And you try to come up with vague laws that whatever they may mean, which is very disputable, as a fact we know that in HK they do not mean what you want them to mean. You can always find a law in the books of any country and try to make it paramount and leave everything else aside. So the citizens of HK need to get a passport to leave HK and that is a terrible thing? OK, now show me all those people who have been denied passports to leave HK. Where are they? Where are all those people who "live in fear of the Chinese army walking in" and who are denied passports to leave?

You cannot find a single, solitary, instance in the last five years? Come on! try harder! I am sure you can find at least one.

The fact is that HK is, politically speaking, among the freest places in Asia.

sailor
01-15-2009, 03:40 AM
Moderator's Note: Please remember that accusing another poster of lying is not permitted in this forum (http://boards.straightdope.com/sdmb/showthread.php?t=448632). I never did and never would. Making up shit is very different from lying. The way I understand it, "lying" is making an affirmation knowing it is false. "Making up shit" is uttering a statement with no proof, support or validation. Very different things. My accusation is not that the esteemed gentleman is posting things which he knows to be false. Not at all as for that he would need to know the truth in the first place. My affirmation is that the esteemed gentleman is posting regarding matters about which he knows nothing and he believes things to be true without any reason, just because it fits his view of "bad, communist China".

Sevastopol
01-15-2009, 07:30 AM
Having spent about six months there in college, I'd disagree with that. At least, partially. A LOT of people ended up in Hong Kong after fleeing Shanghai and elsewhere during the civil war. It's maybe not as stark an ideological difference, but even in the twenty-somethings I was hanging out with, I encountered a definite sense of being different-from and, really, better-than, mainlanders. When I was there, there was also some dissatisfaction with some Beijing-appointed government officials. I agree with this. In fact it is understated. HKers will in general have a poor regard of mainlanders. Particularly now that there are a lot of tourists from the mainland. They stick out and don't fit in.

DrDeth
01-15-2009, 10:48 AM
You have not provided any cites which support there is political persecution today in HK. None. Zero.

First you claimed they lived in fear of the "Red army walking in". Then you claimed the red army occupied HK like the Nazis Denmark .

Actually, I have provided them, but "There is not currently a lot of political persecution in HK, nor did I claim there was"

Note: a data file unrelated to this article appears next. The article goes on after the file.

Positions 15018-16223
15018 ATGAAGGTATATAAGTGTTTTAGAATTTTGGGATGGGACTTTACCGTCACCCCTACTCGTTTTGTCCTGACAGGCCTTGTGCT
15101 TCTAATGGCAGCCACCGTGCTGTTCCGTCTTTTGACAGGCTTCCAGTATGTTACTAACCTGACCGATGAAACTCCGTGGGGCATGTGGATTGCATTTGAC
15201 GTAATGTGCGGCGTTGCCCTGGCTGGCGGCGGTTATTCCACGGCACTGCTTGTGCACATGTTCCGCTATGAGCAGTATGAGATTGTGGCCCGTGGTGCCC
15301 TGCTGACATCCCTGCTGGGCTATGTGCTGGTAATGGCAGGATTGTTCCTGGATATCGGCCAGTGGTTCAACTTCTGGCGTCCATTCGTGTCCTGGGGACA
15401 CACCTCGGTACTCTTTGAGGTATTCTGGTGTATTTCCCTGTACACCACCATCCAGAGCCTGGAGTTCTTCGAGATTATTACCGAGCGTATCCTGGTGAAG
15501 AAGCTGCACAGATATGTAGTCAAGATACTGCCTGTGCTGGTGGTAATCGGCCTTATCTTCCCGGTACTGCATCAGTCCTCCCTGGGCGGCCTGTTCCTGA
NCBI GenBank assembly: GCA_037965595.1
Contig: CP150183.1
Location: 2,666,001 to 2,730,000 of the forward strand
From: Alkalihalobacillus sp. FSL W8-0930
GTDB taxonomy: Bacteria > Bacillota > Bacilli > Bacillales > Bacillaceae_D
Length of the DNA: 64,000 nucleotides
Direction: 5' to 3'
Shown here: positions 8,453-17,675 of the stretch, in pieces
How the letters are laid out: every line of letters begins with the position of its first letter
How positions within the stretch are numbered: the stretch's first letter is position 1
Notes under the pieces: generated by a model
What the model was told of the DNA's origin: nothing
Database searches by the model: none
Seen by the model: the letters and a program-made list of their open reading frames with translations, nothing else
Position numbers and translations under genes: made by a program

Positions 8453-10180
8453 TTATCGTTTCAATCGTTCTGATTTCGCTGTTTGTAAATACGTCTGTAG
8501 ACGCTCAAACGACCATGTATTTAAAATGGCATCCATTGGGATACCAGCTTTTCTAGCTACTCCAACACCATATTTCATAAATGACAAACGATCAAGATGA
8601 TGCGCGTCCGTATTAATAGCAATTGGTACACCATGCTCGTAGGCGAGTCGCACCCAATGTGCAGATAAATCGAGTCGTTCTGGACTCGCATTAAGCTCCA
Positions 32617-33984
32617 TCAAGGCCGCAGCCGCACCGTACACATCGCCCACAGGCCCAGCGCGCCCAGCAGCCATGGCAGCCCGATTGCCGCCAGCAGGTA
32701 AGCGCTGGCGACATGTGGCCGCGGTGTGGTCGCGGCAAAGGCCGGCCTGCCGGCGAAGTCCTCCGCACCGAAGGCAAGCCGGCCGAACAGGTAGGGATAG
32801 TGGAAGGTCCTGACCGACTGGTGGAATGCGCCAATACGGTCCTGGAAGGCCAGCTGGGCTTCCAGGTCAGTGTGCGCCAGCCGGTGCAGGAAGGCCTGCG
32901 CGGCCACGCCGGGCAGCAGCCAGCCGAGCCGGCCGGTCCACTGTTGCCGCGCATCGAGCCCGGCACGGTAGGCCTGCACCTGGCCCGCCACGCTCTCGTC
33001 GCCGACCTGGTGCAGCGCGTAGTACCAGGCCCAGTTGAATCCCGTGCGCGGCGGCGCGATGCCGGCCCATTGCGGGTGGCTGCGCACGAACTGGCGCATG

What there is is fear, and a looming dread. Not of the Red Army being there, but of the red army taking over, and the reimplementation of earlier Communist polcies "The implementation of Maoist thought in China may have been responsible for over 70 million excessive deaths during peacetime,[2][3] with the Cultural Revolution, Anti-Rightist Campaign of 1957-58,[4] and the Great Leap Forward. Because of Mao's land reforms during the Great Leap Forward, which resulted in famines, thirty million perished between 1958 and 1961. By the end of 1961 the birth rate was nearly cut in half because of malnutrition. [5] Active campaigns, including party purges and "reeducation" resulted in imprisonment and/or the execution of those deemed contrary to the implementation of Maoist ideals"
http://en.wikipedia.org/wiki/History_of_the_People%27s_Republic_of_China

70 million dead, and there is nothing to stop it from happening again. It's the same government.

This is exactly why a million plus HK people left before the Reds arrived. Right now, thigs are not so bad. But there's a "sickle of Damocles" hanging over the "free people" of HK, and everyone knows it. Those freedoms could end at any time, on a whim.

BrainGlutton
01-15-2009, 11:25 AM
70 million dead, and there is nothing to stop it from happening again. It's the same government.

Well, it is and it isn't. Kind of hard to imagine the current PRC rulers putting through anything like the Cultural Revolution ever again. They're not really very Communist any more.

DrDeth
01-15-2009, 11:59 AM
Well, it is and it isn't. Kind of hard to imagine the current PRC rulers putting through anything like the Cultural Revolution ever again. They're not really very Communist any more.

At this point in time. Don't you think they'll have new leaders someday? There are "reform hardliners" active in Russia that want a return to the days of the USSR, I have little doubt there are similar dudes in China.

sailor
01-15-2009, 01:31 PM
Actually, I have provided them, No, you haven't. Not one single name or instance of a person being persecuted or being denied a passport. Not a single one. Nothing. Nada.
"There is not currently a lot of political persecution in HK, nor did I claim there was" So living in fear of the "Red army" "walking in" and the "Red Army" in HK being like the Nazis in Denmark is the same as "not a lot of political persecution". I see.

What there is is fear, and a looming dread. Not of the Red Army being there, but of the red army taking over, and the reimplementation of earlier Communist polcies
...
But there's a "sickle of Damocles" hanging over the "free people" of HK, and everyone knows it. Those freedoms could end at any time, on a whim. Again, you are making shit up. Where is the evidence of that? There is none and you have none. Where are the people running away in fear?

70 million dead, and there is nothing to stop it from happening again. It's the same government.
More recently the USA has bombed the shit out of several countries just for shits and giggles and there is nothing to stop it from happening again. So?